During his budget contribution in the House of Assembly in June 2021, Minister of Health, Renward Wells commented on some of the health facility projects that Eleutherans could look forward to during the 2021/2022 fiscal year, as well as further considerations to be given to improving health services on the island.
Projects in the pipeline to take place during the next 12 months, said Wells, included:
“- The Phase 2 repairs to the Spanish Wells and Harbour Island Clinics;
– a redesign and repairs of the Lower Bogue clinic and residence is anticipated;
– Phase 1 repairs and renovations of the Old Governor’s Harbour Clinic and Residence; and;
– we will also begin the construction of a state-of-the-art facility on mainland Eleuthera.”
Aside from his oblique reference to a ‘state-of-the-art facility on mainland Eleuthera’, no further details were offered up by Minister Wells about this project. Residents in Eleuthera are well aware of the large mounds of quarry created in the township of Palmetto Point by the previous administration in preparation for a promised ‘medical facility’ in Eleuthera, as well as talks in 2019 about the possibility of converting the Worker’s House facility in Governor’s Harbour for the same purpose, both of which have not materialized to-date.
Minister Wells also thanked MP of North Eleuthera, Ricky Mackey, saying, “Eleuthera now has a newly renovated Bluff Clinic. I would like to thank my colleague, who spearheaded this renovation and we will open this Clinic at the end of July once we have procured the necessary medical equipment to be housed there”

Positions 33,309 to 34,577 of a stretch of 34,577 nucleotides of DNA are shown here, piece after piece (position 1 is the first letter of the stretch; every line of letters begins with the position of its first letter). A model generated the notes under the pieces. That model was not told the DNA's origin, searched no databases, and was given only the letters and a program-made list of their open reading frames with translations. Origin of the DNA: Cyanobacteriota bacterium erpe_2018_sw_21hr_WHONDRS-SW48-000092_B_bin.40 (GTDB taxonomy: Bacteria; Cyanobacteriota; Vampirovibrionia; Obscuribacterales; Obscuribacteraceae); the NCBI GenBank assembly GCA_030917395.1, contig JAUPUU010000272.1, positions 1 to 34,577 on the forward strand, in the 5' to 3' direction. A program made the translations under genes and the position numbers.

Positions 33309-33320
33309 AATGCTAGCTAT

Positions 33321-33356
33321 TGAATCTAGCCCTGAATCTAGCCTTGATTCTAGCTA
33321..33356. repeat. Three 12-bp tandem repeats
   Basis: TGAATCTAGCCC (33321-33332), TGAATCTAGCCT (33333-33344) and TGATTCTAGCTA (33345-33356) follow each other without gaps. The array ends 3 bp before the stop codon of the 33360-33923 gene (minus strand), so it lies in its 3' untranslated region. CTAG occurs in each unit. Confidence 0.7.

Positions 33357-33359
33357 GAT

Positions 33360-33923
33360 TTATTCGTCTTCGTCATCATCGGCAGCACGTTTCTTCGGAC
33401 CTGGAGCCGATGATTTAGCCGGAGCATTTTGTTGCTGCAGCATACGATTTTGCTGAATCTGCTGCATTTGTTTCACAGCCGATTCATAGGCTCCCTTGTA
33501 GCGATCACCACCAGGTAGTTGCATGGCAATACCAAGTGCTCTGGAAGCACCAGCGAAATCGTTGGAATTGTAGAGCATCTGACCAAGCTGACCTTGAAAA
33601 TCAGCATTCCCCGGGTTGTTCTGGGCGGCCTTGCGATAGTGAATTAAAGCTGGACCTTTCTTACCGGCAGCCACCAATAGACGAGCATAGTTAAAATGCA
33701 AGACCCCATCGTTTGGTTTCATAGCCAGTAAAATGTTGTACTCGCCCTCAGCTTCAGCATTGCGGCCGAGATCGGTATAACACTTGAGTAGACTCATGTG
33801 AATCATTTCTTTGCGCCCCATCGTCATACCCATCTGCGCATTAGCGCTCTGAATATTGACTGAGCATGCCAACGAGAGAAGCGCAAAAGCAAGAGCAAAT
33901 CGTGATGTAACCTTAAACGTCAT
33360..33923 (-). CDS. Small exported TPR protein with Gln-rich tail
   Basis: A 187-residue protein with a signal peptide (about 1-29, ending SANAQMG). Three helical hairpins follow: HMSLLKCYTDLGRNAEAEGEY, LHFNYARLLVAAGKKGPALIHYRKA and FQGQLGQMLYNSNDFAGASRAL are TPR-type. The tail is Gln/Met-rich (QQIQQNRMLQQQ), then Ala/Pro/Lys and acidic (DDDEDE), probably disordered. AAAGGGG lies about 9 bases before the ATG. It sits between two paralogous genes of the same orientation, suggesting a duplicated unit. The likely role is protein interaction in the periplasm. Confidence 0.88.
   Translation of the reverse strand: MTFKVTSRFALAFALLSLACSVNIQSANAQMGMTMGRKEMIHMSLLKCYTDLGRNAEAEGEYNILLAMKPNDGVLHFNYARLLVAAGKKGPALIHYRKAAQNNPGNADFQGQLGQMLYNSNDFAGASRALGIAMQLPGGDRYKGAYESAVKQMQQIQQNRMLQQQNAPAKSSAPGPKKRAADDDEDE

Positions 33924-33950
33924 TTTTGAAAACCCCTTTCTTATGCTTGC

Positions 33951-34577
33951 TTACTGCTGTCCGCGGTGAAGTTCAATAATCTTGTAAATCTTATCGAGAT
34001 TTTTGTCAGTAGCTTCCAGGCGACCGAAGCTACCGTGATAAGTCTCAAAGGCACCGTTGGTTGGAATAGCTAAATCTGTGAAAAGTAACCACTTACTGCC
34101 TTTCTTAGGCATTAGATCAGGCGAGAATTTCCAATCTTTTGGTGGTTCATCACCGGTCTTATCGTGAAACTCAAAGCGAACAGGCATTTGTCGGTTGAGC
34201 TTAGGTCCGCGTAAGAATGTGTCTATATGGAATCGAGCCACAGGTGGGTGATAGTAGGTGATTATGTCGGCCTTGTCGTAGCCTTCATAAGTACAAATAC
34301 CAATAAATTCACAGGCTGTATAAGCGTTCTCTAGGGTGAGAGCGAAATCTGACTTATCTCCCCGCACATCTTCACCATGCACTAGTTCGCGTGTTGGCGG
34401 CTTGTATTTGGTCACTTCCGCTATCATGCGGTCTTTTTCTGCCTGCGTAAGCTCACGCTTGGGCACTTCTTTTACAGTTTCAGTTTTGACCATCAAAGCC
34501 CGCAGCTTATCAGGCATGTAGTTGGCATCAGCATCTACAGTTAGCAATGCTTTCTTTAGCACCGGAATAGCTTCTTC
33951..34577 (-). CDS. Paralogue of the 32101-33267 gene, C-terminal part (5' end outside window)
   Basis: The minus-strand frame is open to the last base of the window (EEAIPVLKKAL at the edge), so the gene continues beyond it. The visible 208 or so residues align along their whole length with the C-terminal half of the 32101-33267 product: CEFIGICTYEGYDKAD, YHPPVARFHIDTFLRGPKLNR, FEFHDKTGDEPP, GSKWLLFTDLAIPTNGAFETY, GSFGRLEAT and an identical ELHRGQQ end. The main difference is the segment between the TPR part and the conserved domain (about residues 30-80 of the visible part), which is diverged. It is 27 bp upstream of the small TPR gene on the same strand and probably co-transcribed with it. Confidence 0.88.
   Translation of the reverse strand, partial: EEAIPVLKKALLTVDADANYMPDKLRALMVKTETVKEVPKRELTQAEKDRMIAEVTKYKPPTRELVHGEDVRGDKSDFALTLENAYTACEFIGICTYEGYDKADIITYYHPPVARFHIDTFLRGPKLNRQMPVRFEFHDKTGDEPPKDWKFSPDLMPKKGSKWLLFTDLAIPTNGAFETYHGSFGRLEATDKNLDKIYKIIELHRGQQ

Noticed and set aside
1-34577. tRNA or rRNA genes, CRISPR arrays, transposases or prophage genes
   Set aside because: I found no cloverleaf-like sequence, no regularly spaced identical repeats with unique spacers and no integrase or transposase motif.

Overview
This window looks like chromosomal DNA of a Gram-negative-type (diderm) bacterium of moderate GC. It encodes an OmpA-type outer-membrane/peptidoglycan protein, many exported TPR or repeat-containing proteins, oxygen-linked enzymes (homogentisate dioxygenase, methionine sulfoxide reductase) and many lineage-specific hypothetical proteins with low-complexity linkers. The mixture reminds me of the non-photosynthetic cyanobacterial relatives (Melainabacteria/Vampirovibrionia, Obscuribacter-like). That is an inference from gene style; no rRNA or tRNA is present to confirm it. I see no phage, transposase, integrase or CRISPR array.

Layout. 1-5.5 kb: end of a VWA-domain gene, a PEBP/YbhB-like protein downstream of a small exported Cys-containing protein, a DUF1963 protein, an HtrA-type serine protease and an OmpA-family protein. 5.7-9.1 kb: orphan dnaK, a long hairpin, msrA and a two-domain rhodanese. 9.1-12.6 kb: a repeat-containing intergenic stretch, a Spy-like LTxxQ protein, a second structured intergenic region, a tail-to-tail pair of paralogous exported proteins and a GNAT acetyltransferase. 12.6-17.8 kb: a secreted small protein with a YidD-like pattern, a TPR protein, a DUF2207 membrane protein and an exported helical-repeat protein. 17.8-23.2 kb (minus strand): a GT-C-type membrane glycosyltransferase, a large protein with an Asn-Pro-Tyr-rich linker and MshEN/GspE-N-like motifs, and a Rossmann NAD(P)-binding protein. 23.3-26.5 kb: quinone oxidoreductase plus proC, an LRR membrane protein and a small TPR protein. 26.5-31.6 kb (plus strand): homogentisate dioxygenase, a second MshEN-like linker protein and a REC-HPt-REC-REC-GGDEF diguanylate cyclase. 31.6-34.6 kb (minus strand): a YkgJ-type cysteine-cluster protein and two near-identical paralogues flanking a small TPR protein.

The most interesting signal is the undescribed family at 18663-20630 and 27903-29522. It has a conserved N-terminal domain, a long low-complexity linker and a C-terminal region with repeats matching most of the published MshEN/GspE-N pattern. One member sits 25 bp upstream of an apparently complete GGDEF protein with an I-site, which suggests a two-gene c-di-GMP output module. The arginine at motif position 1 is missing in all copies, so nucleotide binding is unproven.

Wells went on to comment on the generally poor state of health facilities in Eleuthera, informing, “Here is a national health fact. The Island of Eleuthera has a total of sixteen (16) clinics which accounts for 17.0% of all Primary Health Care Facilities or Clinic Services in the country. What is disconcerting, Mr. Speaker, is the fact that seven (7) or 44.0% of the 16 clinics on the Island of Eleuthera, especially Mainland Eleuthera, do not meet healthcare standards. Assessments show that they only can provide basic care and unless there is massive injection of capital they will never meet licensing standards.
“Consequently, plans are underway between the central and local executive management teams in South Eleuthera to strengthen the provision of home care services. Later in the year, a healthcare conclave or workshop will be held with the Ministry of Health and the community to determine the best way forward. We will discuss – the access to healthcare services on the island; the construction of new facilities; and extended hours of the clinical operations.
“We will not leave Eleuthera in that current state. The built environment throughout the Bahamas will be busy in this coming budget period,” concluded Wells in his commentary directed to the state of health affairs in Eleuthera.